Movie Perfection: Quentin Tarantino

I’ve written three blog posts in my “Movie Perfection” series where I focus on scenes in movies that represent, in my mind, the best that films can be: the finale of Seven, the sing-along to “Tiny Dancer” in Almost Famous, and the montage set to beautiful music of Carl and Ellie growing old together in Disney’s Up.

This next entry into Movie Perfection is not about a scene. It’s about a person.

Quentin Tarantino.

Just looking at his name floods my memory with indelible scenes from his movies. Snippets of his dialogue. Performances from his films.

He’s been at it for 20 years now. There is probably no blog post I could write that properly expresses my love and appreciation for his work. I’ll try anyway.

Reservoir Dogs.  Pulp Fiction.  Jackie Brown.  Kill Bill – Volume 1.  Kill Bill – Volume 2.  Grindhouse.  Inglourious Basterds.  

In my very first blog post (way back in October 2012) I described the first time I saw Reservoir Dogs and fell in love immediately with the movie. That was in 1993 (it was released theatrically in limited form in 1992). This led me to anticipate 1994’s Pulp Fiction in a way I’d never anticipated a movie before or since. And when I did see Pulp in the theater in October 1994 on opening weekend, I’d never had a film experience like that before… and haven’t since. My expectations for that film were about as high as movie expectations can be… and Pulp Fiction exceeded them. I would see it in the theater eight times and countless times more on VHS and DVD.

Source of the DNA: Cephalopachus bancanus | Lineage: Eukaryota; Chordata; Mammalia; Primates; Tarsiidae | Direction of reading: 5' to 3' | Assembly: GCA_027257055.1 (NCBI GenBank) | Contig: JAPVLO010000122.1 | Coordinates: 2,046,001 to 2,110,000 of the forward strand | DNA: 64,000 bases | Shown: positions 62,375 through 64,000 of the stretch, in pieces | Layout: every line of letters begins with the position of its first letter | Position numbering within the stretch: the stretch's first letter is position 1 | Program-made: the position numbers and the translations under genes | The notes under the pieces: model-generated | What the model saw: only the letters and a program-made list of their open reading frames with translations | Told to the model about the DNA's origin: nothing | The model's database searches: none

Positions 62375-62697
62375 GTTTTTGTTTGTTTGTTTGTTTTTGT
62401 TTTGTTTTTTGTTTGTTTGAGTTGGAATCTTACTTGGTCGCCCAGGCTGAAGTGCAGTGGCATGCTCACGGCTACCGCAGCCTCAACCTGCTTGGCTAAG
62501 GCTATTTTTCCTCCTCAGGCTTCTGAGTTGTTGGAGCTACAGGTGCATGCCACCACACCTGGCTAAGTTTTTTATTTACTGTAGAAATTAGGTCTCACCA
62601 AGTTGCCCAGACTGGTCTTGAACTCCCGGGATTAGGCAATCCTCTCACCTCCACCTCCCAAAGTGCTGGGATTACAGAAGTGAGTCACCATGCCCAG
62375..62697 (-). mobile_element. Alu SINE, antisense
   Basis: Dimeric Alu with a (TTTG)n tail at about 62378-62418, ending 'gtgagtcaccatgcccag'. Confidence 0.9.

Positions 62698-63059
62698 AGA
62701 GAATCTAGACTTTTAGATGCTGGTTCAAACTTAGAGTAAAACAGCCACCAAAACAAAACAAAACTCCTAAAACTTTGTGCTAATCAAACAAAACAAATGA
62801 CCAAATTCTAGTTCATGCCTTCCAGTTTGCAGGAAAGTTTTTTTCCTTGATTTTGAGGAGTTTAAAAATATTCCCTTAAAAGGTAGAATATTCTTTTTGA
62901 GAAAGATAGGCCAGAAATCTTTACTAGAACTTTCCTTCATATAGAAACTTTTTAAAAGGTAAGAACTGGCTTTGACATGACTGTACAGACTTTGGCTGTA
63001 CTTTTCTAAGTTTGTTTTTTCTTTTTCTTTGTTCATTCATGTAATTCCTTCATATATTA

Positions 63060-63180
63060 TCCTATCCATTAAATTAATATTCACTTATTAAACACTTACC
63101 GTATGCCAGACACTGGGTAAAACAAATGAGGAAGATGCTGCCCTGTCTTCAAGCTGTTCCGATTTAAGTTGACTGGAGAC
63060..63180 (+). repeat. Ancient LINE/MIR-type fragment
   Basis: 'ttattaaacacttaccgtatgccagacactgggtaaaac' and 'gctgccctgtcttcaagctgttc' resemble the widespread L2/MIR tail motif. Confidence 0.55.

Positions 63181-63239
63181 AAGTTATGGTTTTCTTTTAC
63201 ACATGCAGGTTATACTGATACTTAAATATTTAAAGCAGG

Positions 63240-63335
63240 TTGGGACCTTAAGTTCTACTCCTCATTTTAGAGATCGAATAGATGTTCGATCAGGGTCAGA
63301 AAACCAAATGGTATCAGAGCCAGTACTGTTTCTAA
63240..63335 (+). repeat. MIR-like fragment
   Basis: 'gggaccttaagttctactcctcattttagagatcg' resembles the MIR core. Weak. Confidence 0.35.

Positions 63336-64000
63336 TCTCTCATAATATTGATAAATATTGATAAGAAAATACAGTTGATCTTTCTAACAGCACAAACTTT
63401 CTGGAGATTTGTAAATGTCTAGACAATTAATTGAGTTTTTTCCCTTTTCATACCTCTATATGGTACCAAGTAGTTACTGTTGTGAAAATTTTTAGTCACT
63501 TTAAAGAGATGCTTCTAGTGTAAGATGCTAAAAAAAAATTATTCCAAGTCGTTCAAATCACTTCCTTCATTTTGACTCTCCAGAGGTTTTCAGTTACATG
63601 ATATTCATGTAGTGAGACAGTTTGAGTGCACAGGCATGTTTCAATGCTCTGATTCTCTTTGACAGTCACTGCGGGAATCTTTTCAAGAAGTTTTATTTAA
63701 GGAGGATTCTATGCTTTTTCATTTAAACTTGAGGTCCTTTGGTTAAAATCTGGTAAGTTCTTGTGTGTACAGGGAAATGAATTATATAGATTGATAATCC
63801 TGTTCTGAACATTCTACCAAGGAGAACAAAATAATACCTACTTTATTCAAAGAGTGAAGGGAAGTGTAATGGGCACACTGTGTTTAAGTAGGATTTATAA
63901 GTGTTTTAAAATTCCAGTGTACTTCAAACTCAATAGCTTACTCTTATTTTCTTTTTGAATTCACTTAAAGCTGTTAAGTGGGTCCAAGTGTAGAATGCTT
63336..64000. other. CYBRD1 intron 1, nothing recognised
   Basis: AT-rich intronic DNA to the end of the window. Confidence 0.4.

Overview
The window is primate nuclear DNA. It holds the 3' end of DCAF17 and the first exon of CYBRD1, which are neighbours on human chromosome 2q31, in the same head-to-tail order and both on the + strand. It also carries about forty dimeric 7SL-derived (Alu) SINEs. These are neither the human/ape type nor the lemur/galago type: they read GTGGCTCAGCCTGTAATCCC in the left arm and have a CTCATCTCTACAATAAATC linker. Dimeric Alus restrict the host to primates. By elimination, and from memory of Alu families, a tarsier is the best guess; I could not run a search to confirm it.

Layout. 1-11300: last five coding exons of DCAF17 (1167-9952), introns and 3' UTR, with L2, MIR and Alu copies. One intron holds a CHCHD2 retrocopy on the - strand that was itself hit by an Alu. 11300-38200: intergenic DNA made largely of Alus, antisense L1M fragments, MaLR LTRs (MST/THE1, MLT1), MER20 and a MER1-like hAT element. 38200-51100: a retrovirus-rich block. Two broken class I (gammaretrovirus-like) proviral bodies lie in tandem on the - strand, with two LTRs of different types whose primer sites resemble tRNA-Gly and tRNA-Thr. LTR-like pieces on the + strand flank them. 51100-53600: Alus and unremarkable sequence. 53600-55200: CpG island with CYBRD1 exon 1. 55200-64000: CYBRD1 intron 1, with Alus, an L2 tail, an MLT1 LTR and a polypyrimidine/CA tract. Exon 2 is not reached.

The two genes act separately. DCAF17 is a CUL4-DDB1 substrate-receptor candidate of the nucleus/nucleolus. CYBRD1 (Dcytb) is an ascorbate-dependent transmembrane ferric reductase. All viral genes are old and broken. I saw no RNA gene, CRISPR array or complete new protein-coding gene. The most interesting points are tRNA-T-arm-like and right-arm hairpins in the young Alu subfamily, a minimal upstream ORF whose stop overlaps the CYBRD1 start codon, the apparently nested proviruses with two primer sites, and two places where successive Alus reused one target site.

These expectations were at the level they were because of the brilliance of Reservoir Dogs.    This movie was a total revelation to me. I’ve seen it many, many times. Looking back now, maybe the most amazing thing about is that it’s about a robbery. And, as an audience, we never see the robbery. We see the before and after of the robbery. Of course, the film is shot out of order, which is pretty much a staple of Tarantino. He doesn’t follow the linear pattern that 99% of films follow and a lot of directors have copied that since, but not near to effect that Quentin does it.

A regular movie would’ve been about the robbery. Reservoir Dogs is about what the characters talk about in a diner before the robbery, which includes the meaning of Madonna’s song “Like A Virgin” and arguments about why people should tip or not tip waitresses. All handled with dialogue that only Tarantino can do. Brilliant writing.